Democracy Kills Itself With Autocracy

Leadership, Personal, Politics
Join, or Die.

Join, or Die was developed by Benjamin Franklin in 1754

The Atlantic has been ahead of the curve in covering the collapsing RNC into a Leninesque Personality Culty. Their latest piece by Anne Applebaum (see quote below) is a reflection of the loss of modern conservatism to the hatred of racist ethnocentric nationalism.  It is no surprise that I constantly struggle with the idea of allowing Libertarian to overtake my social conservative ideals but it seems as though too many of the modern conservative right are leaning into the alt-right. It is not acceptable to label the fifth estate as the enemy of the State. It is not acceptable to label those who hold the government accountable as the enemy of democracy and republicanism when they are exactly the ones who helped create the modern standard. The US has always struggled to find the balance of government and the free press but It must be free. Applebaum speaks in her story about the collapse of the conservative movement’s likelihood in a post-Communist Poland to embrace a multi-cultural makeup. However, in the last decade, that has disappeared and been replaced by a general fear of anything not “Polish.” We have much to fear if this is the future of democracy in Europe.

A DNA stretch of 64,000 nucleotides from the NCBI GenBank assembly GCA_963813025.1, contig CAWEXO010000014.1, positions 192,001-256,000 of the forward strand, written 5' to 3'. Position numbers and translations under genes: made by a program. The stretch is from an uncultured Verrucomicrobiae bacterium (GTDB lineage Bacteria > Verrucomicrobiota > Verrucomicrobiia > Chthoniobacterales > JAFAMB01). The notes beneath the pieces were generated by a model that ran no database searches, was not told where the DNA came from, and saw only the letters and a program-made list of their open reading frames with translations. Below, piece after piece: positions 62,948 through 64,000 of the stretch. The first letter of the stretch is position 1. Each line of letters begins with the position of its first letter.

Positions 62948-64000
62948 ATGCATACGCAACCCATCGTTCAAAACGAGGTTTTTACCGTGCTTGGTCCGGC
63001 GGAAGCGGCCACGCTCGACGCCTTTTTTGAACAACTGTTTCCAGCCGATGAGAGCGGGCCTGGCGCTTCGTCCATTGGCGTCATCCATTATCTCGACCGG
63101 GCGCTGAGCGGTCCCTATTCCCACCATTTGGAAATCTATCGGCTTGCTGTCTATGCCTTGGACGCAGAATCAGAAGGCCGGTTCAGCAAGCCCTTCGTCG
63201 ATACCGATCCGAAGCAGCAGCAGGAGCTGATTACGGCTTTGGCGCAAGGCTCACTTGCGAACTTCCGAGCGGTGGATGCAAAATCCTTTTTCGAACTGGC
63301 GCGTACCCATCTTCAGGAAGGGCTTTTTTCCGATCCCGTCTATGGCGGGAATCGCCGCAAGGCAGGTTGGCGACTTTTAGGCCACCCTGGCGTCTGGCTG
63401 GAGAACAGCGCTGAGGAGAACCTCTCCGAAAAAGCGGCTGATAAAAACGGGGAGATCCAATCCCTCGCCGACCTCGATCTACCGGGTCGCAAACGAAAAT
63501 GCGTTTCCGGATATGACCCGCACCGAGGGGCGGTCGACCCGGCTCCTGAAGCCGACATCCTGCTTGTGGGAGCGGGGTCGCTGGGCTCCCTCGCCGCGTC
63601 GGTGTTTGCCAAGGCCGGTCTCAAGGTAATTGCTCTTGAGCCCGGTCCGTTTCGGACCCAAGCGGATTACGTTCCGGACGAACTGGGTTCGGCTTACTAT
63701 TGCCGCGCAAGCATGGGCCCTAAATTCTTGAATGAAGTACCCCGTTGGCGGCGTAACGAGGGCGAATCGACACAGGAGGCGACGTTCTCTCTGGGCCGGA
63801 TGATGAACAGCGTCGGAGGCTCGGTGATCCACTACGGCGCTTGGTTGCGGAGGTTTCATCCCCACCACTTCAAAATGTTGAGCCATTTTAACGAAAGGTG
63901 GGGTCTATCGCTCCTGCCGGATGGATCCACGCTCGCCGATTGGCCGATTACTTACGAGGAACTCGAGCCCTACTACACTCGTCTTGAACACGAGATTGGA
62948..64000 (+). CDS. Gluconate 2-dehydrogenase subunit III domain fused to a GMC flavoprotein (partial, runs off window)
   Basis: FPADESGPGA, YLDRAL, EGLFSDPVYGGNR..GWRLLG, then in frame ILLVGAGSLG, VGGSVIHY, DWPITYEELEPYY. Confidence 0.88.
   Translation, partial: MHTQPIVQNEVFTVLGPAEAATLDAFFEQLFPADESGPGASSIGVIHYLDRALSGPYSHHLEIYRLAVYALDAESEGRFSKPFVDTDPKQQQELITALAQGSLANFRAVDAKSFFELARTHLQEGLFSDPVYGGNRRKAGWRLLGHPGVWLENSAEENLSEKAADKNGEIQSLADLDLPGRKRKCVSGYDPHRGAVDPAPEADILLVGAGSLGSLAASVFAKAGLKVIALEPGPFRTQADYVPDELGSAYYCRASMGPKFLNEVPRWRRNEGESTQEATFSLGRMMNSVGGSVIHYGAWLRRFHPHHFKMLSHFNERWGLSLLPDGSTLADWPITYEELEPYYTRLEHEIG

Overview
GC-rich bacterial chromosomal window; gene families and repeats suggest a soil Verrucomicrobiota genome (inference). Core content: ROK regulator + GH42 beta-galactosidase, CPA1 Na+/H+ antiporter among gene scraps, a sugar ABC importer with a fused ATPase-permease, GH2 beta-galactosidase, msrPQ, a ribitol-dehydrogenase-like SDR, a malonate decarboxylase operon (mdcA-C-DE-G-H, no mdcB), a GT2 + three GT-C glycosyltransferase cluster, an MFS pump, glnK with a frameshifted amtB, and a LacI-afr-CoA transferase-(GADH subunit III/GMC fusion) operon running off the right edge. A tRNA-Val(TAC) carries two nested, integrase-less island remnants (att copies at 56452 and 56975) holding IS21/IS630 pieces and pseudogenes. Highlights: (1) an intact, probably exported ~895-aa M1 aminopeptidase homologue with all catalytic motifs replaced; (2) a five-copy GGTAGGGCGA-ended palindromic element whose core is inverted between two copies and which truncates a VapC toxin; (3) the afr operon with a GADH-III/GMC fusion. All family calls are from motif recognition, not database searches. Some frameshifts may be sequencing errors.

Unlike Marxism, the Leninist one-party state is not a philosophy. It is a mechanism for holding power. It works because it clearly defines who gets to be the elite—the political elite, the cultural elite, the financial elite.  A Warning From Europe: The Worst Is Yet to Come. 

Rod Dreher Quotes from The Atlantic.

Book Reviews, Christianity

RD has long been one of my inspirations and straddles the line between John Piper’s Reformed Theology and Jim Wallis’ Religious Progessivism. Below is a quote from The Atlantic book review for The Bendict Option.

Christians live in poverty and seclusion. “We’re not called to be monks. Monks are called to be monks,” he told me in an interview. “What we have to do is have a limited retreat from the world … into our own institutions and communities.” While some might see this as a means of running away from culture, Dreher argued that the Benedict option is not about bunkering down and waiting for the end times. It’s about “building ourselves up spiritually,” he said, “so we can go out in the world and be who Christ asked us to be.”

The first step, he says, is to recognize that “politics will not save us.” While many Christians have sought defenders and champions in the Republican Party, including Trump, Dreher is skeptical of this model. “Neither party’s program is fully consistent with Christian truth,” he argues.